This is called induction. You assume it's true for n=k. Then, if it's true for k, you show that it must also be true for k+1.
Then, show it's true for n=1.
That means it's true for n=2, thus 3, and so on.
So, assume that
1+2+3+...+k = k(k+1)/2
Assuming our hypothesis is tur for n=k, that means that
1+2+3+...+k+1 = k(k+1)/2 + k+1
This is the crucial step. We already "know" what 1+2+3+...+k is, so we just substitute it in.
Now start rearranging the right hand side:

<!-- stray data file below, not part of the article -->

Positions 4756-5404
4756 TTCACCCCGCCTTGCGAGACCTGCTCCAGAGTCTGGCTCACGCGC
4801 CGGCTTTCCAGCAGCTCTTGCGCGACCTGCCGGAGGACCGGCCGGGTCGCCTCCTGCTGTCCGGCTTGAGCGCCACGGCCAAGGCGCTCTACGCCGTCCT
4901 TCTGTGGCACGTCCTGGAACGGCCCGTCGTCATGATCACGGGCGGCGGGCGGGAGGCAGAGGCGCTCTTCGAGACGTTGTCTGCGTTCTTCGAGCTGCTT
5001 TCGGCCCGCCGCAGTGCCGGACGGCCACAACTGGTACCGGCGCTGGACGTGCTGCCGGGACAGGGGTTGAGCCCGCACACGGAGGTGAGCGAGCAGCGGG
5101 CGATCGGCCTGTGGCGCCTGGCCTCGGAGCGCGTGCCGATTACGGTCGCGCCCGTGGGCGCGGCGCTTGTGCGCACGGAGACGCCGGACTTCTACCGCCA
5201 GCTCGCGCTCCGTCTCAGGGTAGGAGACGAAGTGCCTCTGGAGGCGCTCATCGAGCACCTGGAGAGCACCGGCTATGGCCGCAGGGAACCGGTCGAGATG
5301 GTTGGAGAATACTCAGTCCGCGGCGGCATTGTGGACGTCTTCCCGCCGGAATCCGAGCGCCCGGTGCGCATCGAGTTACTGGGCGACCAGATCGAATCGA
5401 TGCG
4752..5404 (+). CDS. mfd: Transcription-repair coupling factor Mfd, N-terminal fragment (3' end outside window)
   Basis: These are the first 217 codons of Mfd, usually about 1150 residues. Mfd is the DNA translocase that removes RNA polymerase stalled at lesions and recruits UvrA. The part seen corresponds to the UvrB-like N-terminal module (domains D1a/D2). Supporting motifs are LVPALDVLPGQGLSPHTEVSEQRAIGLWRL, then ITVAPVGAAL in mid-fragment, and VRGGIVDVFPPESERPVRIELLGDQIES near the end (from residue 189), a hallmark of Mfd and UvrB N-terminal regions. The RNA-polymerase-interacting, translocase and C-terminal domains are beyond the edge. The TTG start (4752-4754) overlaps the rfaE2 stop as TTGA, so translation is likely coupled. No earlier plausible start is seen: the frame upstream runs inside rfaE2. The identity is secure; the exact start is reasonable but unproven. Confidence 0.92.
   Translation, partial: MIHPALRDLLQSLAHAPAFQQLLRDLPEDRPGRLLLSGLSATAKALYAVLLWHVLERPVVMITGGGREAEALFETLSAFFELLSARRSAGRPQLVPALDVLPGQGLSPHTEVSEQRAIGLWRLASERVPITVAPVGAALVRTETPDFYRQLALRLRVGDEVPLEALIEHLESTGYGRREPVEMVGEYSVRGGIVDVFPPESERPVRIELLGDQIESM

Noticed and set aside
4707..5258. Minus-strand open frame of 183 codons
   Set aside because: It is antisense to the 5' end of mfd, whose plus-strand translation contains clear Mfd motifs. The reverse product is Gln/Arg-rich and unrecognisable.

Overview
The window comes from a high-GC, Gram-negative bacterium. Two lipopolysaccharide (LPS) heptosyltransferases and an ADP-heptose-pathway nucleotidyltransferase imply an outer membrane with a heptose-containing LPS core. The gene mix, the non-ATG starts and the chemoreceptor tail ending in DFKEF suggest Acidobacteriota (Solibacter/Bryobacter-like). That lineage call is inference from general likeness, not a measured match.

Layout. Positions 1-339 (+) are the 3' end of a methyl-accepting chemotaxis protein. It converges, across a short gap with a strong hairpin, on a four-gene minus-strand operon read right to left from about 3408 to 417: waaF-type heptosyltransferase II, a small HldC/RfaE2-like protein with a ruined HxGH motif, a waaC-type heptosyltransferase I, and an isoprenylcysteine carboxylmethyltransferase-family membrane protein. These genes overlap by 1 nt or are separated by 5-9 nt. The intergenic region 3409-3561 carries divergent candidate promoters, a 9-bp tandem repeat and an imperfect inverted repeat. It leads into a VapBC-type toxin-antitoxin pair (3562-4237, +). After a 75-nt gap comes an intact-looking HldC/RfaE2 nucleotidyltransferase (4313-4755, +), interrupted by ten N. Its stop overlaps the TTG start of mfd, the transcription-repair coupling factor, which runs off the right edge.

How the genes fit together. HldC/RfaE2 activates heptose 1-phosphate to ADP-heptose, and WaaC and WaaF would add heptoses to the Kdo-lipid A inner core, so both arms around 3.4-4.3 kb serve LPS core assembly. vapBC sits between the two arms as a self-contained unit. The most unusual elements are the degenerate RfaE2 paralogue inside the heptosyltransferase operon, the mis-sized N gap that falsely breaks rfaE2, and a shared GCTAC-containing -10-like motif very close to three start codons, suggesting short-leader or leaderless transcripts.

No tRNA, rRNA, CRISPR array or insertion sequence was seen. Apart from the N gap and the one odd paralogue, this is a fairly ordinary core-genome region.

k(k+1)/2 + k+1 = [k(k+1) + 2(k+1)]/2
Wow! This is just our formula, if we substitute in k+1 for k.
If 1+2+3+...+k = f(k)
then 1+2+3+...+k+k+1 = f(k+1)
Now, what if n=1?
1 = 1(1+1)/2 = 1(2)/2 = 1
so our formula is true for n=1.
We have shown that it must also be true for n=2, n=3, ...
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